Delaney retrieved his wallet from his back pocket and set it on his lap. "His letter solved a puzzle that has made the rounds of veterans who served in the Middle East since the conflict first started in Afghanistan. At each of those times and places mentioned by Traveler, members of the military were in harm's way. They were rescued by a single soldier. The description was always the same but the name on the uniform wasn't. As word of miraculous rescues spread, they began to call the mystery man Nightingale.
"We faxed Traveler's picture to a dozen of the troops who had been rescued by Nightingale. They all identified Traveler as the man who had saved them."
Opening his wallet, Delaney pointed to a picture. "My daughter, son-in-law, and granddaughter," he said. "My son-in-law served in Iraq. He was manning a checkpoint that came under attack. They were running low on ammunition when Nightingale swooped in and opened fire on the insurgents. Rob knew Traveler as Private McCauley. He wanted to thank him, but there was no record that McCauley existed, not in all of Iraq."
Slipping the wallet back into his pocket, Delaney said, "There can't be a public service, but I'll see to the remains."
Jay gave the slightest of nods. It was all he could manage.
Delaney took the letter out of Jay's hands. "I'll need to keep this." He tucked it away and rose to his feet. "Thank you for your time, Mr. Burchell."
As he walked away Delaney glanced back over his shoulder. "One more thing, I have an opening on my staff. If you're interested in an interview, give my executive assistant a call in the next couple of days."
A job interview? A way to guarantee he'd keep his mouth shut, maybe. Or possibly it was a sincere offer. Either way, and even though he had a wife and soon a child to support, Jay knew he wouldn't make that call. There was something more important, something that would preclude his working in the office of Judge Michael Delaney.
Putting his hands on his knees, Jay pushed himself to his feet. But rather than heading inland to where he'd left the car, he walked to the water's edge. He pulled two sheets of paper out from under his jacket. Will's letter. Jay had slipped it under his coat after climbing the embankment, while his back was to Delaney. Then he'd crumpled the remaining three sheets to make them appear thicker.
Without the letter there was no hard evidence to connect Will to the bombing.
Will had looked beyond the years and recognized that The Fourth Branch could again threaten America. Jay had looked into the future and saw the possibility of Will's guilt coming to light. He wasn't going to let that happen. Will deserved a better legacy.
Slowly and methodically, he tore the letter into small bits and dropped them into the swirling currents.
As he watched the river carry the evidence downstream, Jay, I'm sorry whispered through his mind and brought him back to that night...
He had no recollection of opening the SUV door or getting out. But suddenly he was racing up the mountain road, fueled by a panicked urgency, yelling Will's name. Even from a distance, he could see that the fire was intense; gray smoke roiled into the night sky.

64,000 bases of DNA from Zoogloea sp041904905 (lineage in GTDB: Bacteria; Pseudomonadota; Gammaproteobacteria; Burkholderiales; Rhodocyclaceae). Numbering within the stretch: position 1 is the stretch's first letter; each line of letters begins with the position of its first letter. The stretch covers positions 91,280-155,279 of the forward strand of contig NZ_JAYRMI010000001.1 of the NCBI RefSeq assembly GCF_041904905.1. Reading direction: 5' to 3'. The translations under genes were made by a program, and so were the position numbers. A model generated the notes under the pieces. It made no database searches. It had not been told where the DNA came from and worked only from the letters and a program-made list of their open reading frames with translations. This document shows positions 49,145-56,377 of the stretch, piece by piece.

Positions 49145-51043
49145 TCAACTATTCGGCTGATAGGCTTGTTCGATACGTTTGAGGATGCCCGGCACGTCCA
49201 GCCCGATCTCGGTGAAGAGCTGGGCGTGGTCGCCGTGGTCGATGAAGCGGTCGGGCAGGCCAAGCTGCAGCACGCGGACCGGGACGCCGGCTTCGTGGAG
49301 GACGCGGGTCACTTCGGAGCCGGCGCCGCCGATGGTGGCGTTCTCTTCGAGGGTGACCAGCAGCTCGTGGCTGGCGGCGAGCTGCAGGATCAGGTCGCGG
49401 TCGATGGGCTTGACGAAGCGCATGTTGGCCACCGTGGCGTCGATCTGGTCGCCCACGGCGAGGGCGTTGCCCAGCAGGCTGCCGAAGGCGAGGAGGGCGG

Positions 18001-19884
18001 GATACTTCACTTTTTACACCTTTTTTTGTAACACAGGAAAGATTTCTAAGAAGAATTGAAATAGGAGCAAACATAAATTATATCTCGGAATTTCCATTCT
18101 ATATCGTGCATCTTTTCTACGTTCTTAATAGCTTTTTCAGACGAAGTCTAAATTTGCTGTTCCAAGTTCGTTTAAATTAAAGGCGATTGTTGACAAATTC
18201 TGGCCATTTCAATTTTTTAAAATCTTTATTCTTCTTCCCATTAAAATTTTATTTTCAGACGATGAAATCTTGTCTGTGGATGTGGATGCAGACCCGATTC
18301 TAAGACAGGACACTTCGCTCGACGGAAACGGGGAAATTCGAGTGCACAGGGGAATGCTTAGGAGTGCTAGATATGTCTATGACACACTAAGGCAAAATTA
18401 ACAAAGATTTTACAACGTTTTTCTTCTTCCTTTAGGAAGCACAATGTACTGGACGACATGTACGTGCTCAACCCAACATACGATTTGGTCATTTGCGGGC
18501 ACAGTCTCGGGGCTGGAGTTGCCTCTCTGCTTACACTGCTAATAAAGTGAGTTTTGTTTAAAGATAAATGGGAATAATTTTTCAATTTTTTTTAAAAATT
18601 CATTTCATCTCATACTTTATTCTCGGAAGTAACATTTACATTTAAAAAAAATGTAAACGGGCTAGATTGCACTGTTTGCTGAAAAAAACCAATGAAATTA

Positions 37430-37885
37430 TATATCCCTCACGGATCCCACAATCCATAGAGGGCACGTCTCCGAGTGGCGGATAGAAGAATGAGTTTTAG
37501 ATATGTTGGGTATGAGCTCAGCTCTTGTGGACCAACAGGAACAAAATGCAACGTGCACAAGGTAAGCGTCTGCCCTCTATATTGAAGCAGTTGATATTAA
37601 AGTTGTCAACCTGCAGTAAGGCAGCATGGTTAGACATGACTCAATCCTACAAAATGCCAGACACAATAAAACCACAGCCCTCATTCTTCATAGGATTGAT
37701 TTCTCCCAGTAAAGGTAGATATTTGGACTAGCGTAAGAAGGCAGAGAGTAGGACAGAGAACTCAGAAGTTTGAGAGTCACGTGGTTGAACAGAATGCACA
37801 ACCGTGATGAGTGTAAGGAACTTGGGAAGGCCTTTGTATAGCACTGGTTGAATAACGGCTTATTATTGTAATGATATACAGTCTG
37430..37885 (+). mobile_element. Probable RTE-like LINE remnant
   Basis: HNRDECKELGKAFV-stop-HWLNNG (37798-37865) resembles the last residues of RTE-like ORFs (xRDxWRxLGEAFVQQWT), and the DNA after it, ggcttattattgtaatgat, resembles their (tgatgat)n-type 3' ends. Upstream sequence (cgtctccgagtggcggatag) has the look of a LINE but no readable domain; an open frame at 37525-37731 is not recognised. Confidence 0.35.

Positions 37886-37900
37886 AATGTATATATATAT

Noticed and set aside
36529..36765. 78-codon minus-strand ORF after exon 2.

It felt like it took forever to reach the gate. A band had tightened about his chest. It wasn't breathlessness; it was dark, fearful certainty.
'Jay, I'm sorry,' kept echoing in his head.
'Damn you, Will,' he replied, 'it isn't enough to be sorry.'
He desperately wanted thirty minutes back. This time, he'd drag Will to the car and make him leave.
Continuing up the steep driveway, he berated Will in his mind. 'Why didn't you tell me the truth, about your injury and your plan? We could have done something different. Something together. We'd have worked it out.'
He just wanted Will back and found himself begging and pleading with any Supreme Being who might be listening. 'Just let him survive. There are things I never told him.'
He was close enough to feel the heat from the fire when someone tackled him. And then he was the one being dragged. He fought, thrashing out with hands and feet, until their words penetrated his consummate grief. "We need to help the injured. Promise you'll stay here."
Left sobbing on the pavement, he scrutinized each face as it passed by. The guards had brightened the security lights that lined the driveway. It was as bright as if the sun had been high in the sky.
People straggled by; sometimes supported by someone else. But it was never the one person he wanted to see.
Then the parade ended and he knew there was no one left.
Part of him wanted to stay where he was until his body petrified into a form as dense as the mountain itself, but Will had left him with a charge. He needed to get the briefcase to Denver. He knew that emergency personnel would have been called. If he were here when they arrived, they'd take the briefcase. It might never reach Delaney. He didn't want Will to have died in vain.
Dead. He could admit it now. DNA tests had confirmed what his heart already knew.
The future was going to unfold whether he was ready for it or not. Which wouldn't happen until he let go of the past.
The letter was gone. Will was gone.
Jay gave a small salute before turning away from the river, forever.